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Old 07-03-2016, 03:51 PM   #38
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Going 16 inch Michelin - To Rib or LTX?

I have one of the single axle trailers, a 22 ft FBR. Great trailer, very maneuverable, but that is a lot of weight on two tires.

On this last trip, one of the GYMs separated on a curve at freeway speed near Roseburg Oregon. Lots of blue smoke and unneeded excitement. Got it changed OK, and no damage to the trailer thankfully. But when I went to the tire shop, I sure got an earful about all the failed GYMs they see. I had them take off the other one. The tread was visibly spreading apart in the middle. An early warning a suppose. I replaced both with what I could get at the time, Les Schwab specials, but load range E instead of D.

After spending more time than I would like reading everything on this forum, some of it twice, I have searched out the 16 inch wheels TO3SM from Sendel and found two different Michelin tires, the LTX: LT225/75R16 115/112R E which seems to be quite popular on the forum and the LT225/75R16 XPS Rib 08404 LRE. These are both 29.4 inch diameter tires, while the old 15 inch GYMs were 28.3. I will look, but suspect that I easily have the extra 1/2 inch of wheelwell capacity, even allowing for full suspension travel.

What I would like to know from those who know is what are the perceived advantages and disadvantages between these tires - ignoring price.

Thank you very much for your help,

Andrew
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Old 07-03-2016, 04:02 PM   #39
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I think the ribs are a lot more expensive.
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Old 07-03-2016, 04:07 PM   #40
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Welcome to the forum Andrew! We have been contemplating a similar upgrade, and I will reply more fully tomorrow from home. We also have a single axle so our parameters are similar.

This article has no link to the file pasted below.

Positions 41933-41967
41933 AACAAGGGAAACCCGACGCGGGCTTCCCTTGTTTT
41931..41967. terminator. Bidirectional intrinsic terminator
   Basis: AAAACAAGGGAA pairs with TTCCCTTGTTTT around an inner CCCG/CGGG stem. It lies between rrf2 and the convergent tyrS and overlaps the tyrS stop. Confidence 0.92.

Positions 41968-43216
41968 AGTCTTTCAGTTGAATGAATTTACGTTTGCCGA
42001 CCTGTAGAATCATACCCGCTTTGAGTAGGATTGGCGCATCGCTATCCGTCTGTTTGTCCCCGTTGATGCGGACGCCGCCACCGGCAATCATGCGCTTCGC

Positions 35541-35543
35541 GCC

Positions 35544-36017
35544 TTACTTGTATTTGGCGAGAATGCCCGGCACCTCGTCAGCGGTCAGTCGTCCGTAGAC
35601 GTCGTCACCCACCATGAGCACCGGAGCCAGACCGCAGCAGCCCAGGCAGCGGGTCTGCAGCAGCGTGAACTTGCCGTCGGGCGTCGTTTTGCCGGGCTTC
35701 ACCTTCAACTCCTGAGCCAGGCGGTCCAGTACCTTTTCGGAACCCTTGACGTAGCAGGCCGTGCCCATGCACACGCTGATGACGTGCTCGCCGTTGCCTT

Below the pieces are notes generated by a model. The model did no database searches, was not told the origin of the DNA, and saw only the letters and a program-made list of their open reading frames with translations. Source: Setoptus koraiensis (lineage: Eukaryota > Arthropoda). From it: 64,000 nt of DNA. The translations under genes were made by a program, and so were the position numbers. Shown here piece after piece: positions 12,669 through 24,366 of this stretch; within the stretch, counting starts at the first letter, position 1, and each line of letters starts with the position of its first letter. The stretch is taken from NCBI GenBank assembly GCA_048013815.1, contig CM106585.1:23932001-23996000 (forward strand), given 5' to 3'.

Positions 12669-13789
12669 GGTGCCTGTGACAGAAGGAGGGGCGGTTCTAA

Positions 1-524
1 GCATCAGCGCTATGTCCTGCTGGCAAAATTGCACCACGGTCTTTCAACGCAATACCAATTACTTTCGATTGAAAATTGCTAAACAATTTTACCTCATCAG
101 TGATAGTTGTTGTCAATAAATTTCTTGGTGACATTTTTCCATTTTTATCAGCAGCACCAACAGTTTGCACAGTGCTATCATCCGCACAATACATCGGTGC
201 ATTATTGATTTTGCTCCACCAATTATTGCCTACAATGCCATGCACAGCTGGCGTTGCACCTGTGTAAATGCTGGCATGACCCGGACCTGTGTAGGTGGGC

I have also read most of the threads on this topic, and seem to recall that the rib tires contain a warning not to operate them at high temperatures, but don't quote me.

The 20-footer thread has a number of FC20 owners who have already made the upgrade:

http://www.airforums.com/forums/f516...rs-127845.html

If you use "Search this thread" at the top there for "Sendel Michelin" the relevant posts should be easy to find. If not I will locate them manana.

Cheers,

Peter

PS we are aiming for the Michelin LTX M&S E load, for off-road and snow traction in curves and braking.
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Old 07-03-2016, 06:07 PM   #41
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Link to post that explains differences between Michelin XPS Ribs, LTX M/S2 and LTX A/T2:

http://www.airforums.com/forums/f438...ml#post1485434

All are 10-ply rated, load range E, light truck tires with 3 steel radial belts. However, the LTX M/S2 and LTX A/T2 have a 2-ply polyester casing (sidewall), while the XPS Ribs is 1-ply steel.

The current price for the XPS Rib is around $250, while the others are $175-180.
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Old 07-03-2016, 06:33 PM   #42
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Why Michelin tires?

I'm not classifying ST tires as junk, but instead as marginal depending on your application and use. In mine, reliability means changing them out every 3 1/2 years, which for me is not a good value. So I respect the fact that for some, a ST tire is a perfectly reliable product. Like any product produced today there are various grades of quality and life expectancy. I buy products with the intent of expecting reliability and long life.